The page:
Every fisherman I know tells me that they constantly catch minke whales and dolphins on the big trawlers, so we've probably been killing a lot more whales indirectly than we will ever kill by whaling. None of that accidental catch is used, but instead thrown overboard for the gulls. This goes for all commercial fishing nations in the world.

Also, I understand the U.S. kill about 2000 minke whales per year by a special dispensation for Alaskan Inuits. As mentioned in the article, the Japanese have been constantly abusing the "scientific" whaling loophole.

If there's anything related to marine practices that environmentalists (which I'd say includes myself) should raise a big stink over, it's not controlled commercial whaling, but bottom trawling.
posted by Zero Gravitas at 6:00 PM on October 23, 2006


That's an interesting article; a nicely balanced point of view that is rare these days.

Recently I've been reconsidering my stance on whale hunting. It's kind of hard getting away from the whaling discussion here in Iceland: the local media loves it when international attention is directed at our shores, positive or negative. I've never really seen what the big hoopla is about whaling; it's just another food gathering industry and if it helps a few fishermen put food on the table, great!

The whaling in Iceland is closely controlled and the numbers of whales hunted are low enough to not damage the stock, but, nevertheless, the potential profits are minimal: whale meat is not in high-demand and the sale of whalemeat is months away, the whales currently being farmed have to be thouroughly examined for toxicity from sea pollution.
If the negative publicity starts hurting the trade or tourist industry then the whaling hasn't been worth it for the few measly pennies it brings in.

Sorry if that was a derail.
posted by aldurtregi at 6:16 PM on October 23, 2006


Bycatch kills more whales, as the article says. I'd rather eat the bycatch.

Zero Gravitas, when I get back to Iceland, I'll be sure to look for whale meat.

Flashman, factory butchering in the US is that brutal, or worse. And the workers are treated nearly as badly as the animals.
posted by QIbHom at 9:04 PM on October 23, 2006


QIbHom, a lot of the old-timers I work with say that minke whale is pretty good, but they also say that fin whale is in fact better. They advised me to marinate the meat in milk overnight to get rid of the saltiness.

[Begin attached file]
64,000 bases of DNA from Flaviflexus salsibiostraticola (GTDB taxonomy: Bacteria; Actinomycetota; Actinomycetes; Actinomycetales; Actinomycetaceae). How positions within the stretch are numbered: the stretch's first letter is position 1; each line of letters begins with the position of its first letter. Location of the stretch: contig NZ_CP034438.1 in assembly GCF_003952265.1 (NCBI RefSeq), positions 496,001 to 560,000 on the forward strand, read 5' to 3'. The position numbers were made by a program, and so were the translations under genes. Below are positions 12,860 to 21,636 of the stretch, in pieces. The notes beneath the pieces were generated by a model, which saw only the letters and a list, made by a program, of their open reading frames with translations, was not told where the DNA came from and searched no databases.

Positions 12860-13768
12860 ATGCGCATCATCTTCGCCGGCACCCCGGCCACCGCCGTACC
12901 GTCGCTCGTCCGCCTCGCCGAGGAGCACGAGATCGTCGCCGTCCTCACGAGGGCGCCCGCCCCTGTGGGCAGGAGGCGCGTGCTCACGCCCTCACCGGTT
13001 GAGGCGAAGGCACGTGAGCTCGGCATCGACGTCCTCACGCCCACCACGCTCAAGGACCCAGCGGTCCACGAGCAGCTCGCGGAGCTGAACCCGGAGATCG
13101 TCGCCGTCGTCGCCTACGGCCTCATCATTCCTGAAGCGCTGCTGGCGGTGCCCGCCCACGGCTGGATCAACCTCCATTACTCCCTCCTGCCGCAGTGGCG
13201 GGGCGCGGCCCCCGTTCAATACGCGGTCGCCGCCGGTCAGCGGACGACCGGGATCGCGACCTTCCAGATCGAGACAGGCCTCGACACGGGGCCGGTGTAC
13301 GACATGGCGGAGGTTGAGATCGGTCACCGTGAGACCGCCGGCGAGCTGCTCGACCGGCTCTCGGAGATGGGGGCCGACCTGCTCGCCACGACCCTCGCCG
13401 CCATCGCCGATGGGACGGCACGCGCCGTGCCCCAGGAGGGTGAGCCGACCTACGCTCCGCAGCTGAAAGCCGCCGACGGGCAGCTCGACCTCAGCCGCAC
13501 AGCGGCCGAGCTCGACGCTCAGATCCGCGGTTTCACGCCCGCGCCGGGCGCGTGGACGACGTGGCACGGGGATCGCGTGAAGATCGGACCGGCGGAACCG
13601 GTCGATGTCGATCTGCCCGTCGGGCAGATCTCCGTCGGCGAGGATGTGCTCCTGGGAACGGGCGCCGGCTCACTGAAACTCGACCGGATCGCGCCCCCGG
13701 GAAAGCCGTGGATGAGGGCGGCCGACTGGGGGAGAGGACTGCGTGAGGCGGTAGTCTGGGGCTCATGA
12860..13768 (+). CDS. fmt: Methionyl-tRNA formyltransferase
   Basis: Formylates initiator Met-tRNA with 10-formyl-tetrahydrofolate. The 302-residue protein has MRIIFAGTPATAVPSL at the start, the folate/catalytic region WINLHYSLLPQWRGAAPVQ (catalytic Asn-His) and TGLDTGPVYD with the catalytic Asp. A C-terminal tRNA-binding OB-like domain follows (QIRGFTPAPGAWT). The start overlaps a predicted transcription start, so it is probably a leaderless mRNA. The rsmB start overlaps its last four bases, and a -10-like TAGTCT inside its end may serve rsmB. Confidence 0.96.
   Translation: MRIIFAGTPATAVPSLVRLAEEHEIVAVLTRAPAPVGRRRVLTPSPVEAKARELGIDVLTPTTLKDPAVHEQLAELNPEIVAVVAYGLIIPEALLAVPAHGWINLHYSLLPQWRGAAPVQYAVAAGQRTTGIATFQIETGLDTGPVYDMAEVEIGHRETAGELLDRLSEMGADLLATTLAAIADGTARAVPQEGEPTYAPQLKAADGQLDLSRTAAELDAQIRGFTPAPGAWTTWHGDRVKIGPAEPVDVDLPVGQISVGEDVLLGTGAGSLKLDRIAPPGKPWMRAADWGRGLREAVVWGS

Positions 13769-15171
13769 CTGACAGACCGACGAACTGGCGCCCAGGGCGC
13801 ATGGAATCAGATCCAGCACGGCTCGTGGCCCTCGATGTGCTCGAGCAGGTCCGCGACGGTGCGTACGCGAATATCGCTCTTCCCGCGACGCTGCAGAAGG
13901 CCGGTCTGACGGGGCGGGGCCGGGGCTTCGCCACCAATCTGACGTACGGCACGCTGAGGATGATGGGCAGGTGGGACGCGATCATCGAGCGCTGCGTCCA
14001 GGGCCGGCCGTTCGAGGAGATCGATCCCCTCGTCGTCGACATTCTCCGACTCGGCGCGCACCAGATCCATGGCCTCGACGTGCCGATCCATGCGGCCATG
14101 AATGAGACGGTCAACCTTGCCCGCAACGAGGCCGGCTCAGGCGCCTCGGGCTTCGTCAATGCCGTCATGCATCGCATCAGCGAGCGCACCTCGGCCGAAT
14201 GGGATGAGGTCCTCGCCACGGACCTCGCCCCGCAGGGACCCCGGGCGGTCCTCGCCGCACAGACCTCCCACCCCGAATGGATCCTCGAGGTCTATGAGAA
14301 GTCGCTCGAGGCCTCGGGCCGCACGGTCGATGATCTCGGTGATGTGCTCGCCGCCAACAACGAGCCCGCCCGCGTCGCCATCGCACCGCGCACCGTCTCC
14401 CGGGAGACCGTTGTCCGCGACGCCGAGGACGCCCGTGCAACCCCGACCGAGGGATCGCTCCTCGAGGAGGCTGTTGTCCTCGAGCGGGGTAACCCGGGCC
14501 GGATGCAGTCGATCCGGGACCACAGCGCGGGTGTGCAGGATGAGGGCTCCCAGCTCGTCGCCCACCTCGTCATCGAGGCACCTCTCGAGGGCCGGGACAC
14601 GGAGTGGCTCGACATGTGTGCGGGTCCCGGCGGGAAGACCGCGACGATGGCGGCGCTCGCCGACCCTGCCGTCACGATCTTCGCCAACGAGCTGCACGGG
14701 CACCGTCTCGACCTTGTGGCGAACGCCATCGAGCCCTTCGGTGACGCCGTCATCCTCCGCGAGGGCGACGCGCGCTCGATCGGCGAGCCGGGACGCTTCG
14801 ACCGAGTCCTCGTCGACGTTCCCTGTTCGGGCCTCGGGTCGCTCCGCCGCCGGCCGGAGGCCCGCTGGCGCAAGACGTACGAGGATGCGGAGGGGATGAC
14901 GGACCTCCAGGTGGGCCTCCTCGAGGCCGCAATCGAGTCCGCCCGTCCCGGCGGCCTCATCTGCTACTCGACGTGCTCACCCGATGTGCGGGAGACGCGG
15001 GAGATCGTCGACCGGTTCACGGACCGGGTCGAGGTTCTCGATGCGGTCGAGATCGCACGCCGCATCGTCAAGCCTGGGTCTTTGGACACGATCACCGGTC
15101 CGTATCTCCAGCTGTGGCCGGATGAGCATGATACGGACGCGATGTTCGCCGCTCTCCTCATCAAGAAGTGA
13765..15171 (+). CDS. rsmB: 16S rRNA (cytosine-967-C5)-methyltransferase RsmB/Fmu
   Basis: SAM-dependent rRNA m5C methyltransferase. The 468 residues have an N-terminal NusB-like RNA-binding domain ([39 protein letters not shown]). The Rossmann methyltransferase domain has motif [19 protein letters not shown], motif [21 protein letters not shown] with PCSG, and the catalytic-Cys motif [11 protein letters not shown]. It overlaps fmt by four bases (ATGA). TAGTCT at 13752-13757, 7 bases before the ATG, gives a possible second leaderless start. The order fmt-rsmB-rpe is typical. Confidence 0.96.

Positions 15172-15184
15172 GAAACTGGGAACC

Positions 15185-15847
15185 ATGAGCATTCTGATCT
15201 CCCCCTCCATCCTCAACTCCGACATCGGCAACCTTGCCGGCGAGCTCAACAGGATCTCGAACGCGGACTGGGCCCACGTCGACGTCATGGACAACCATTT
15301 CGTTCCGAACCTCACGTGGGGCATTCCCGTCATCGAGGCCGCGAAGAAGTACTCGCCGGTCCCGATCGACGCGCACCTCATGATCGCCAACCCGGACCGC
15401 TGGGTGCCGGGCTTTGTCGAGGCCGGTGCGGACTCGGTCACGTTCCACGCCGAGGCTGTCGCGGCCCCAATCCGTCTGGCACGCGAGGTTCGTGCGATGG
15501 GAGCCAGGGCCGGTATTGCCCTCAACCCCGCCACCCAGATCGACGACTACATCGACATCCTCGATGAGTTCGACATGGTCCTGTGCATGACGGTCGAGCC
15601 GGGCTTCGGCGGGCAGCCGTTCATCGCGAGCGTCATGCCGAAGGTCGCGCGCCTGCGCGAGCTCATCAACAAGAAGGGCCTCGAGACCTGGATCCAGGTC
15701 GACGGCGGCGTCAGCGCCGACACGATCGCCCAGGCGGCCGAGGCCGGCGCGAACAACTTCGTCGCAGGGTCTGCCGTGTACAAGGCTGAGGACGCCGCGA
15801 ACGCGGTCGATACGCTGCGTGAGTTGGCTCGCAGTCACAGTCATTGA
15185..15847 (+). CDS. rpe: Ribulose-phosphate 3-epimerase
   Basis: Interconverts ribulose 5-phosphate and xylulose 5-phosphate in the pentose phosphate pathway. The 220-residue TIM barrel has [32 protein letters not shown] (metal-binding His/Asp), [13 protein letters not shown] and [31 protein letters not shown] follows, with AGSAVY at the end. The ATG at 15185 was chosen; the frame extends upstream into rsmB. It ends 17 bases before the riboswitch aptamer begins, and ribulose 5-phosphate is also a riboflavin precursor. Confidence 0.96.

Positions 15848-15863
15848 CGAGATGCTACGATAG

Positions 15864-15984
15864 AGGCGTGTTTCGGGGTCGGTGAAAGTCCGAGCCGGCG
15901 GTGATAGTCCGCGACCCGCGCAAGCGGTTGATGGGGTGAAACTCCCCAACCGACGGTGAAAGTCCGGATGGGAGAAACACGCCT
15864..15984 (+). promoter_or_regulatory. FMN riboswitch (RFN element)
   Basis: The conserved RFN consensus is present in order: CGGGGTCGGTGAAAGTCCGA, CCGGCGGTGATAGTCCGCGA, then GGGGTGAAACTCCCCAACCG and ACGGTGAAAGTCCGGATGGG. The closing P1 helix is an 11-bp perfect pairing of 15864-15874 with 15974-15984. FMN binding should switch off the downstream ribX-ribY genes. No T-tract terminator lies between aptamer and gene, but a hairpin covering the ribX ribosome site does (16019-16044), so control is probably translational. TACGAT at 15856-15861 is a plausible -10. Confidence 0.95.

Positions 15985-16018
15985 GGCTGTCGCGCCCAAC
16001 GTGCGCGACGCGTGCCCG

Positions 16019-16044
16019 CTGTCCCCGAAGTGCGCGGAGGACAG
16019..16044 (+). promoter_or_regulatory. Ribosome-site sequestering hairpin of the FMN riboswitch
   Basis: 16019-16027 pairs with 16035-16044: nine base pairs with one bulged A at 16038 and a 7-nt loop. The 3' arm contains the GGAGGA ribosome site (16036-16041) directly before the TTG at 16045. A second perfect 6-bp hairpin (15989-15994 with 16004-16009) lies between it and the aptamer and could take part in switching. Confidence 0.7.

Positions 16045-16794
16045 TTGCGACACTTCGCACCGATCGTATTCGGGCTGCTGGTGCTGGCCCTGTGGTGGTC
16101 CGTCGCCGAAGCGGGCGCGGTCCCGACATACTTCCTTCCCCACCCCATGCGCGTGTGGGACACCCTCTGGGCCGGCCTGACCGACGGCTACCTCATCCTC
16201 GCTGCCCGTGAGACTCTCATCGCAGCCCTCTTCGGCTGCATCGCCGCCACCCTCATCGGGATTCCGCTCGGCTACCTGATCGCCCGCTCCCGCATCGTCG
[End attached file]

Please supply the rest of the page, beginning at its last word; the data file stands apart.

jason's_planet, nice use of the MobyDickWillHaveHisRevenge tag.
posted by Zero Gravitas at 7:59 AM on October 24, 2006


Thanks for the link, jason's_planet. Reading Moby right now and was curious as to current whaling techniques.

Not the same without a whale-bone peg-leg though. Those were the goddamn days.

Interestingly enough, it seems to have been Melville's contention that whales would never die out, as they'd flee up to the arctic. Pity that it looks like he was wrong.
posted by Football Bat at 10:32 AM on October 24, 2006


[Coincidentally, I had also recently been reading Moby Dick when I caught Jason's_planet's FPP. And p.s. Anyone interested in whaling/fishing adventures (or in 1820's American history, or in cannibalism for that matter) may also really enjoy In “In The Heart of the Sea - The Tragedy of the Whaleship Essex” by Nathaniel Philbrick. The true story of the Essex wreck is said to have inspired Melville to write Moby. It’s also a fascinatingly horrifying account of what happens to a biracial crew of whalers, stuck in the most desolate expanse of the South Pacific, after their 80’ long prey turns tables on its astonished hunters.]
posted by applemeat at 11:12 AM on October 24, 2006


I've never really seen what the big hoopla is about whaling; it's just another food gathering industry and if it helps a few fishermen put food on the table, great!

Well . . . historically, whaling has been a brutal process. Many whale species were hunted almost to extinction and are now just recovering. But the impetus behind that slaughter was the use of whale oil and whale products. Nowadays, with just a small minority of the world's population hunting the most plentiful species purely for food, the pressure is much lower. I don't see Arctic/Japanese/Inuit whaling as a huge environmental threat. (Although I'm sure some would disagree.)

Sorry if that was a derail.

Not in the least. It's great to hear from people living in societies where this is actually a day-to-day issue.

They advised me to marinate the meat in milk overnight to get rid of the saltiness.

jason's_planet, nice use of the MobyDickWillHaveHisRevenge tag.


Thank you! And that kind of detail was actually the reason I did this post; thank you for sharing that.

As mentioned in the article, the Japanese have been constantly abusing the "scientific" whaling loophole.

That's always struck me as complete horseshit. If it's "research," why is it ending up in supermarkets?

A point which may be difficult for those who see whales as mythical creatures worthy of more protection than, say, the more mundane and profane pig.

Good point. Whales have a certain grandeur but in the end, they're still animals. Hunting and eating the one isn't that much different from hunting the other; although I would have to agree that whales are in a much more precarious environmental position than factory-farmed hogs.

Interestingly enough, it seems to have been Melville's contention that whales would never die out, as they'd flee up to the arctic. Pity that it looks like he was wrong.

Well . . . the Arctic in Melville's time was about as well known as the surface of Mars; he couldn't have foreseen Arctic oil drilling, mining, nuclear-powered icebreakers, etc. Some have said that the noise from the above activities is actually more of a threat to whales than trawling and hunting.

Anyway . . . a hearty thank you to everyone who enjoyed the link and contributed to this post!
posted by jason's_planet at 11:29 AM on October 24, 2006